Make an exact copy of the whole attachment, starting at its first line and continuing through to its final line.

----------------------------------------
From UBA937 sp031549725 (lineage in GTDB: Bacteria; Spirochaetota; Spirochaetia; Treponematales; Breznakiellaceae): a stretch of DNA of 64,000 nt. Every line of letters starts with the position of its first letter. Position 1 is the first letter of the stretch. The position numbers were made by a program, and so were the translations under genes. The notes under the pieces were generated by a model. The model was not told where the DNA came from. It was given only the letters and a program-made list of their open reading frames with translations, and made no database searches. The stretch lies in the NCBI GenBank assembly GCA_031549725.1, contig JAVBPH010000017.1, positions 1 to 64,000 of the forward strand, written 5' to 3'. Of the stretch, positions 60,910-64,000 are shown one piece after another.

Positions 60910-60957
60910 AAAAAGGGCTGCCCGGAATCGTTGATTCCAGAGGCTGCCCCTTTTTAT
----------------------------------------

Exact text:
From UBA937 sp031549725 (lineage in GTDB: Bacteria; Spirochaetota; Spirochaetia; Treponematales; Breznakiellaceae): a stretch of DNA of 64,000 nt. Every line of letters starts with the position of its first letter. Position 1 is the first letter of the stretch. The position numbers were made by a program, and so were the translations under genes. The notes under the pieces were generated by a model. The model was not told where the DNA came from. It was given only the letters and a program-made list of their open reading frames with translations, and made no database searches. The stretch lies in the NCBI GenBank assembly GCA_031549725.1, contig JAVBPH010000017.1, positions 1 to 64,000 of the forward strand, written 5' to 3'. Of the stretch, positions 60,910-64,000 are shown one piece after another.

Positions 60910-60957
60910 AAAAAGGGCTGCCCGGAATCGTTGATTCCAGAGGCTGCCCCTTTTTAT